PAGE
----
corrigible in a postconviction proceeding so long as the sentence actually imposed was not
greater than the statutory maximum. Hawkins I, 706 F.3d at 823–25. It specifically distinguished
the advisory guidelines from the mandatory system in place at the time of Narvaez v. United
States, 674 F.3d 621 (7th Cir. 2011) (holding Narvaez’s improper sentence under the mandatory
guidelines constituted a miscarriage of justice). Hawkins moved for rehearing in light of Peugh v.
United States, 133 S. Ct. 2072 (2013), in which the Supreme Court held the Guidelines were
subject to constitutional challenges “notwithstanding the fact that sentencing courts possess
discretion to deviate from the recommended sentencing range.” Peugh, 133 S. Ct. at 2082. The
Seventh Circuit denied rehearing because Peugh was a constitutional case whereas Hawkins I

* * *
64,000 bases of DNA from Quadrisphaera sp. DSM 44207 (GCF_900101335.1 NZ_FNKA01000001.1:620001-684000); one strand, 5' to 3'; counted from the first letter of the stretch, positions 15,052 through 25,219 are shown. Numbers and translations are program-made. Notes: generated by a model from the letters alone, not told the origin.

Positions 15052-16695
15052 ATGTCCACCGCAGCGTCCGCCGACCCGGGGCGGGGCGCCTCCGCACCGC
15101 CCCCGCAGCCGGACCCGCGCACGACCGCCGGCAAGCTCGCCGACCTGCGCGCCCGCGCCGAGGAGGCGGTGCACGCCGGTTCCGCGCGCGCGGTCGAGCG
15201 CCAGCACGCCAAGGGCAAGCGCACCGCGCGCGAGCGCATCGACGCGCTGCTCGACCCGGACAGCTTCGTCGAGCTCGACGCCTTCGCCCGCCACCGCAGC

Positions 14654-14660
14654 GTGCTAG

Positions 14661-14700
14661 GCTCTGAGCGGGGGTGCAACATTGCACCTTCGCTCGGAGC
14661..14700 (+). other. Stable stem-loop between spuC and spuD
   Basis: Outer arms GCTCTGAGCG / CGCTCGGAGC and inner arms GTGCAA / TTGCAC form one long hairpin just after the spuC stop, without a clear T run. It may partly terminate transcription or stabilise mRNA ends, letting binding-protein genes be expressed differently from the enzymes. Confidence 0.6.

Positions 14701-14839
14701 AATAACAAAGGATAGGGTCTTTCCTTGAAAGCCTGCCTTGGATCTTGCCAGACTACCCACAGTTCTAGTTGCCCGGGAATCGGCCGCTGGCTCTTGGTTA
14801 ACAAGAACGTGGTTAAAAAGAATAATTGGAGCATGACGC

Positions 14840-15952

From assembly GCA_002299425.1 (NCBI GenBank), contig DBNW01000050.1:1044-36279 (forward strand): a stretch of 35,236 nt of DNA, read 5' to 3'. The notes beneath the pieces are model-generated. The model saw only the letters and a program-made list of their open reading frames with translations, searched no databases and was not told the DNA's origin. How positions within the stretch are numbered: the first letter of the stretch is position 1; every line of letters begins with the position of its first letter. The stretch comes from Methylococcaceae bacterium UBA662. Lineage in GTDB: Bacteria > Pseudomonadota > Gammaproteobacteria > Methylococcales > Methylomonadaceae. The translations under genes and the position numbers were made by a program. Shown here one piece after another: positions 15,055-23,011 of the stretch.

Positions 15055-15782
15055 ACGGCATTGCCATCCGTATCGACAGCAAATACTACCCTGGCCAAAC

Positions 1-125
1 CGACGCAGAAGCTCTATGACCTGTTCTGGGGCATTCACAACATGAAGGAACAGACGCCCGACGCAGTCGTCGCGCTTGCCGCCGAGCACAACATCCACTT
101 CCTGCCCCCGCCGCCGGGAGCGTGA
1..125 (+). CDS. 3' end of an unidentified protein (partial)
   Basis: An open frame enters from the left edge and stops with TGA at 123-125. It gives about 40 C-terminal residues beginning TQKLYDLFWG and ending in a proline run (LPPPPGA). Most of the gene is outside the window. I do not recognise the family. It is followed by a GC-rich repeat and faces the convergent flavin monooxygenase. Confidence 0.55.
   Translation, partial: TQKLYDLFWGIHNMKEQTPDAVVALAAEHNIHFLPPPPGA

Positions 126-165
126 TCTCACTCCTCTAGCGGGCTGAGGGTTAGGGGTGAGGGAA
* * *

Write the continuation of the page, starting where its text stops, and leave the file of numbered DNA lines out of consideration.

involved a miscalculated guidelines range, the legal standard in Peugh was lower than for
postconviction relief, and Peugh’s retroactivity was uncertain. Hawkins II, 724 F.3d at 916–18
(“[I]t doesn’t follow that postconviction relief is proper just because the judge, though he could
lawfully have imposed the sentence that he did impose, might have imposed a lighter sentence
had he calculated the applicable guidelines sentencing range correctly.”). Petitioner Laluz’s claim
is thus untenable, and the Court therefore DENIES his petition.
For the reasons set forth above, Laluz’s Petition for Writ of habeas corpus under 28
U.S.C. § 2241 (Doc. 1) is DENIED.
This matter is now terminated.
Signed on this 12th day of February, 2018.
s/ James E. Shadid
James E. Shadid
Chief United States District Judge